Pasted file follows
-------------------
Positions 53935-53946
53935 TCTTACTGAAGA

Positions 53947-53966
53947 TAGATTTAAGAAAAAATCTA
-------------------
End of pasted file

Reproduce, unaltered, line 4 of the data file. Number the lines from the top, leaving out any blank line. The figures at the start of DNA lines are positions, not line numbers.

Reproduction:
53947 TAGATTTAAGAAAAAATCTA